In Mid-March, with the COVID-19 pandemic growing, schools closed and North Carolinians were issued stay-at-home orders. With no time to prepare, everything changed. Parents suddenly found themselves without child care, juggling working from home, working on the front lines, or facing losing their jobs completely. Child care centers struggled with whether and how to stay open, and how to stay safe in the face of a virus we knew very little about. In the early days of COVID-19, we were all building the plane while we were flying it.
OCPYC responded by offering immediate support to child care centers in the form of weekly virtual meetings co-hosted by the Child Care Services Association (CCSA). These weekly meetings provided a critical link to information, resources, and support during the early days of the pandemic, and are still being held eight months later. Calls are typically attended by 20+ people including directors, local agency leads, licensing and health care consultants, and other trusted experts.
OCPYC was designated as the county liaison to child care centers by the North Carolina Partnership for Children and the North Carolina Division of Child Development and Early Education. OCPYC’s Healthy Starts for Infants and Toddlers Coordinator Shawna Daniels says, “we surveyed centers about their materials and supply needs, created and distributed a list of vendors, and provided direct assistance to center directors when requested.” OCPYC also held trainings for directors on policy-writing to promote health and safety in the new COVID-19 world. Many of our programs were able to quickly transition to a virtual format, in many cases leading to increased levels of family participation and engagement.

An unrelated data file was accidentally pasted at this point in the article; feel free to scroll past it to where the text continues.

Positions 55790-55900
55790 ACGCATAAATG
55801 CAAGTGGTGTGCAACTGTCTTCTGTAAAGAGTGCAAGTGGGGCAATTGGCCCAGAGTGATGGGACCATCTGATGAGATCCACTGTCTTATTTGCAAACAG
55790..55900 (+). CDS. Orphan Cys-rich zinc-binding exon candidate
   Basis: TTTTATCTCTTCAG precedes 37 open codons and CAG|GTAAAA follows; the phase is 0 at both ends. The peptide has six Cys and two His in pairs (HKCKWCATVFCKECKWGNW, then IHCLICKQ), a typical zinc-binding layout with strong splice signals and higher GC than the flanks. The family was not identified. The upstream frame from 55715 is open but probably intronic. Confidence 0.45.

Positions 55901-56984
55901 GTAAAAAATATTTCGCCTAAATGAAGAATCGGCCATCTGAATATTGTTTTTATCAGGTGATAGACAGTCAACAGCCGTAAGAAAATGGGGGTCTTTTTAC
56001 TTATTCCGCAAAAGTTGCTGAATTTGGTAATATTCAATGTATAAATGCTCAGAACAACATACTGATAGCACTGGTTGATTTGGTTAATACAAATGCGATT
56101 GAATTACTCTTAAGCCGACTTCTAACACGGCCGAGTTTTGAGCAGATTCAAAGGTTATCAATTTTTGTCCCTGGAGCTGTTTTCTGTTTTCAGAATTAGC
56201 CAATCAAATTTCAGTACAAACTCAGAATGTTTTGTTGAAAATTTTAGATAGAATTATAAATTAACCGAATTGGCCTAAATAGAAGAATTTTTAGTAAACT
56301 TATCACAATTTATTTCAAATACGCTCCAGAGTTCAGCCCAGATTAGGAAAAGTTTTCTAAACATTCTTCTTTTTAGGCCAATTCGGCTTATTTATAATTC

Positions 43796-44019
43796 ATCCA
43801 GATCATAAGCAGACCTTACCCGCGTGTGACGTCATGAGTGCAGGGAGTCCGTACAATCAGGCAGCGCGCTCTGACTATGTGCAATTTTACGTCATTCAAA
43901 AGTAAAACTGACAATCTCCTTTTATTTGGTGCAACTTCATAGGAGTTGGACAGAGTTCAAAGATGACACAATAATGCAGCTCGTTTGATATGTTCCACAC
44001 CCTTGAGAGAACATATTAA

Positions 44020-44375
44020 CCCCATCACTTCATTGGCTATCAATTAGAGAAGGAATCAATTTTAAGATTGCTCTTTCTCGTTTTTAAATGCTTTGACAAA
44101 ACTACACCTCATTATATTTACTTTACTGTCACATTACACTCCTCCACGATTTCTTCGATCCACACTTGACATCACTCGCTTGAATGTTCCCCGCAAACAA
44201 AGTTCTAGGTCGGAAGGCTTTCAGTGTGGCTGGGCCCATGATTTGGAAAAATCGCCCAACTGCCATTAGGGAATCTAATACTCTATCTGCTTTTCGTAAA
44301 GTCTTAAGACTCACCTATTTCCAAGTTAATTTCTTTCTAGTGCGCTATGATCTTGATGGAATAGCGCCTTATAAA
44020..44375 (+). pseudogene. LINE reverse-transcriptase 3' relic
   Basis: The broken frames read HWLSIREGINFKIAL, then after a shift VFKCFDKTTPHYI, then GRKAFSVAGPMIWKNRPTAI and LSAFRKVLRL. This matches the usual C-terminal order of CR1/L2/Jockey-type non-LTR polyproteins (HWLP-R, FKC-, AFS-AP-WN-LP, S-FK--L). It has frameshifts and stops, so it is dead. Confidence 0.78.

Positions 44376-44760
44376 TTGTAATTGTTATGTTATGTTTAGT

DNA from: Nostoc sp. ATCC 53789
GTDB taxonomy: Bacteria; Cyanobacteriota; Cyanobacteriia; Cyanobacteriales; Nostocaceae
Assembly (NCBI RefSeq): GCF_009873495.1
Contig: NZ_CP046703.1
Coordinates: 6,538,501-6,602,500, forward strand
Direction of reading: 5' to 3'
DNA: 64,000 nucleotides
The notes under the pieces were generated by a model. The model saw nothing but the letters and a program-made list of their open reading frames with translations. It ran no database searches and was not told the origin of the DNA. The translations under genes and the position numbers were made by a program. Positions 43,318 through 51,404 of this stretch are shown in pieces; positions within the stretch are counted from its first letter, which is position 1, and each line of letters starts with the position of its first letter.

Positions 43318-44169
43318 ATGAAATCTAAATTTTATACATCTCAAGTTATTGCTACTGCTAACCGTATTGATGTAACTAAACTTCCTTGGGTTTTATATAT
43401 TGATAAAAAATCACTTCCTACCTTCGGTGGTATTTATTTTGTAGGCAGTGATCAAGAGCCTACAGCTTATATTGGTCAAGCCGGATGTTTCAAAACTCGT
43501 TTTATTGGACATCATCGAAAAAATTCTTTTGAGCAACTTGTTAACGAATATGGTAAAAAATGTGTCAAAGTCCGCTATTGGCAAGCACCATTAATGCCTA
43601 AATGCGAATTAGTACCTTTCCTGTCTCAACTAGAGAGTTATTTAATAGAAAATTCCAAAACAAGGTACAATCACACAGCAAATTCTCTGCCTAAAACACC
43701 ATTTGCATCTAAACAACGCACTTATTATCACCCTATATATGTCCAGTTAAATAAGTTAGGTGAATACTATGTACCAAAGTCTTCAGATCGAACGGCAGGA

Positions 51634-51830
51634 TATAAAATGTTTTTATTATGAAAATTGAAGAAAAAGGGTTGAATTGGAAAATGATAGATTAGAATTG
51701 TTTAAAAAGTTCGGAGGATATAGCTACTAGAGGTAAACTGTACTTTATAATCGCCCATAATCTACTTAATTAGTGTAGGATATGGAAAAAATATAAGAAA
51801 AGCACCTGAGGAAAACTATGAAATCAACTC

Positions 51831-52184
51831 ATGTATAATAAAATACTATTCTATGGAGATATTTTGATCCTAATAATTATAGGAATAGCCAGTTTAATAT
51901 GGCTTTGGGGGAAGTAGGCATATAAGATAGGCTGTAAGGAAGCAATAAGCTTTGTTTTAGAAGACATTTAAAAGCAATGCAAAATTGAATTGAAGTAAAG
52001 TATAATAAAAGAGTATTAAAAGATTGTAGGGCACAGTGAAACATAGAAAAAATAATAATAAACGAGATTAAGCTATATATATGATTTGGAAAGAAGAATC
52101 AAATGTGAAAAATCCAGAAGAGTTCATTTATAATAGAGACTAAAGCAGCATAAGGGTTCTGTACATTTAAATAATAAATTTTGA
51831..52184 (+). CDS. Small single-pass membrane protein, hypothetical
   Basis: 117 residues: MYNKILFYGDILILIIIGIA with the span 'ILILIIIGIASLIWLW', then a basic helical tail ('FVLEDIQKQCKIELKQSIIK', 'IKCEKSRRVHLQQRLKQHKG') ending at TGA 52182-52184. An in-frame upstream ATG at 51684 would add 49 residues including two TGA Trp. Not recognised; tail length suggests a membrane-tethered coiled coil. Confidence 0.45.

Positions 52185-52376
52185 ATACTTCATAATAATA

“Children enjoyed being online in Family Literacy class with their moms. First, we sang and acted out ‘If You’re Happy and You Know It Clap Your Hands!’ and the children did a great job of clapping, stomping, hopping, turning around, and ‘touching the sky.’
Our pre-k classroom teachers later shared One Red Sock by Jennifer Sadler. The children loved this story, and they began to hold up their own feet to show the crazy socks they had on that day. One almost-three-year-old ran off to find her own red and white striped crazy sock, put it on and showed it to us. Parents, kids and teachers all laughed and laughed over this funny book.
Instructing online, we can still develop children’s gross motor skills through moving and singing. And further, we can support fine motor skills, and parent-child-teacher literacy interactions through reading online. We have found that we can have fun with books, even in remote instruction!”
-Teacher Virginia, Orange County Literacy Council Family Literacy Program